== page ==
Written by Rocky Supinger, Associate Pastor for Youth Ministry

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November 26, 2019

Today’s Scripture Reading | Psalm 46             

Reflection
I taught English as a second language in Tokyo one summer. During the middle of a session an earthquake startled the class and put newfound faith into their teacher. Without warning, the ground shook violently and unevenly. The classroom building rattled with noises that I had never heard before. Everything else not secured down simply slid, rocked, or tumbled one way or the other. Had the chaos continued longer, it would have done a lot more damage. Not soon enough, inertia took back its steady command. The shaking faded and was followed by an eerie silence and calm.

I learned later that earthquakes and tremors are commonplace in Japan (there were more that summer) and the Japanese have come to endure them with a sort of powerless inevitability. I could only imagine a whole life waiting for the next big one. How does one deal with such an outlook?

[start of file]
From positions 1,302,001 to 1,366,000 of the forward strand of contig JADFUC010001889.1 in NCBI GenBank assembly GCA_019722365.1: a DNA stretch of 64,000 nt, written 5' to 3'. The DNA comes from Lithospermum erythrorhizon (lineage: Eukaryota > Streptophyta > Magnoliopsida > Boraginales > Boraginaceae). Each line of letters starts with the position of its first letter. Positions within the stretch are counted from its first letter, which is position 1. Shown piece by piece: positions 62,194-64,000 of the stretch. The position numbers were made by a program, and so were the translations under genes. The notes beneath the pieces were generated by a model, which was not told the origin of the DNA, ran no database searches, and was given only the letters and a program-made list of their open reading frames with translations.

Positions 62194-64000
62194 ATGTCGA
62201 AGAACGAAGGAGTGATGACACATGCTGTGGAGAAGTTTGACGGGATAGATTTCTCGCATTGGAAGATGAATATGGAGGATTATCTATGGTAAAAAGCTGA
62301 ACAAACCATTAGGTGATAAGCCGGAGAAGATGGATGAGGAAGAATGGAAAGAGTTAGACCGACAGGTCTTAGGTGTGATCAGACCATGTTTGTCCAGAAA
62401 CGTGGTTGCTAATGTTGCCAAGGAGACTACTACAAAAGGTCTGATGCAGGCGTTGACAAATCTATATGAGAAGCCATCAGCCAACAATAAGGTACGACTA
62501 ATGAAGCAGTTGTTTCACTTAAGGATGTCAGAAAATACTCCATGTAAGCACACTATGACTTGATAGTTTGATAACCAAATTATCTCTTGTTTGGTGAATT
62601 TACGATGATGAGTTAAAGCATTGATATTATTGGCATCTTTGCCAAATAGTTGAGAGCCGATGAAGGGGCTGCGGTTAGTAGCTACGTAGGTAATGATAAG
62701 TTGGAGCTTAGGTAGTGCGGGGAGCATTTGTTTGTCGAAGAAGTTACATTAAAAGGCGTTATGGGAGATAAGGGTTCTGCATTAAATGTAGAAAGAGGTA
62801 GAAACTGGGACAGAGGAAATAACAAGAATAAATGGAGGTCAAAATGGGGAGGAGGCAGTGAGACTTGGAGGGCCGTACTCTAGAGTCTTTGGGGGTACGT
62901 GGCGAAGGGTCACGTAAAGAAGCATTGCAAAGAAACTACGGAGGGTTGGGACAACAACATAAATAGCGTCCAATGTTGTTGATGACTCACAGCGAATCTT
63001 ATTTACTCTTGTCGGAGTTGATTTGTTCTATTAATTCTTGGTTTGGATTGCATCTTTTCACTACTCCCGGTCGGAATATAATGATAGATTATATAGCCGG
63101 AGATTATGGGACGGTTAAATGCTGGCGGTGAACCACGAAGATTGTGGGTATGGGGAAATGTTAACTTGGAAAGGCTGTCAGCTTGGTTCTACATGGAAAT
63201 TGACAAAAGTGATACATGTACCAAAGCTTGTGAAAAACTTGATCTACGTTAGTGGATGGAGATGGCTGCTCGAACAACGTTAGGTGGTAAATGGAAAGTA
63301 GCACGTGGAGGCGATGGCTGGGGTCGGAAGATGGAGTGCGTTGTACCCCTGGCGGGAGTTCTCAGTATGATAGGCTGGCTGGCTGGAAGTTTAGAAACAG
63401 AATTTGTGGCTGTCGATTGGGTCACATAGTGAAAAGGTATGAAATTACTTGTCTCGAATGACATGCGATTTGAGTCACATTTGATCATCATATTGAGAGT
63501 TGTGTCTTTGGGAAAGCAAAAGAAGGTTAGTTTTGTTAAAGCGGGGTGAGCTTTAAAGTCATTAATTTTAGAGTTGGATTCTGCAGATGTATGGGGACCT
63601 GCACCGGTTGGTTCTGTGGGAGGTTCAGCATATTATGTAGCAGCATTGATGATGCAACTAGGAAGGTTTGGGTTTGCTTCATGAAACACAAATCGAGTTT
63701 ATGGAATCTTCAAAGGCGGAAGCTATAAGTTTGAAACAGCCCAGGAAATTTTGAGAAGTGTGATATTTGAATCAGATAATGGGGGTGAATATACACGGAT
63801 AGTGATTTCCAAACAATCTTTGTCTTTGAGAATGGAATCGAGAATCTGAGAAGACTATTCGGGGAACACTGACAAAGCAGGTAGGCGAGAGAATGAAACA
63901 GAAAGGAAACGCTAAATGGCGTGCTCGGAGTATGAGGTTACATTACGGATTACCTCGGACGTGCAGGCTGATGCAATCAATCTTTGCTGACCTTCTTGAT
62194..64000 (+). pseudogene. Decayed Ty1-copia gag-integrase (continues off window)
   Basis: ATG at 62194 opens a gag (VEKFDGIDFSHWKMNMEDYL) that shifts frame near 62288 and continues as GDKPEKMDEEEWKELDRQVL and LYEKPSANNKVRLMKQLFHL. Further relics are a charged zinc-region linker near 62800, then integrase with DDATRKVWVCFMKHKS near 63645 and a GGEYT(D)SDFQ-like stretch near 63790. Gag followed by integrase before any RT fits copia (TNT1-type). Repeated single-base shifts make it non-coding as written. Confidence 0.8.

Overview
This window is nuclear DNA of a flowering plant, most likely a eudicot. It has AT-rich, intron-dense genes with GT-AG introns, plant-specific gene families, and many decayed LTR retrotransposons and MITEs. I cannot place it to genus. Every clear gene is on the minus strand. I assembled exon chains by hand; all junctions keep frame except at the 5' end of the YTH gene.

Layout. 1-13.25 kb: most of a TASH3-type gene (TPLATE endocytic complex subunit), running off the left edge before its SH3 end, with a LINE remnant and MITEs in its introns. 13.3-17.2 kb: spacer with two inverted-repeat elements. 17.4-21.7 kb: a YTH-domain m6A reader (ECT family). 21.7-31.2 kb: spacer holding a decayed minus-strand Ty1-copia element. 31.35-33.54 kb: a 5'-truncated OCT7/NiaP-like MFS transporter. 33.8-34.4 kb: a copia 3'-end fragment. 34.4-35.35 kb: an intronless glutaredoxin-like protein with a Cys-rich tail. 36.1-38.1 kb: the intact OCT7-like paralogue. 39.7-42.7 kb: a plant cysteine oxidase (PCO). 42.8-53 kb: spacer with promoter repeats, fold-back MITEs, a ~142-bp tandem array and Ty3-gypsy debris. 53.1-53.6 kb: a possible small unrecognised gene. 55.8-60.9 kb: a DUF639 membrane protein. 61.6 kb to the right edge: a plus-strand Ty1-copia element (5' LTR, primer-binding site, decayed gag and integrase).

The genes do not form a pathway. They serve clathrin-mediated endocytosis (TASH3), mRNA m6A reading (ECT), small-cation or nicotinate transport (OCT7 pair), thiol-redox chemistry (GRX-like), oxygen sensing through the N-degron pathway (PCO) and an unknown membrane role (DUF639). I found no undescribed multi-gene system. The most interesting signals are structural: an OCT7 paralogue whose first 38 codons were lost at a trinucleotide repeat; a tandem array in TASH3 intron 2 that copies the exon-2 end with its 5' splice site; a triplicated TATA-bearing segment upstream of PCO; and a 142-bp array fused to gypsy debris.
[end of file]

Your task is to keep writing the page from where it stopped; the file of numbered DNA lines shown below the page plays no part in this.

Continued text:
While tremors and earthquakes are geological events, in many ways disruptions in our lives can feel like ruptures to the fault lines in our spirits. Without warning our lives can be turned upside down, and in seemingly uncontrollable ways. Worse, we often project into the future the worst of outcomes from the ongoing turmoil. Despondent, without hope, fearful of what is ahead, our courage is zapped of its strength. Certainly singing a psalm will be one of the last of the options we identify—after all, its fight or flight time!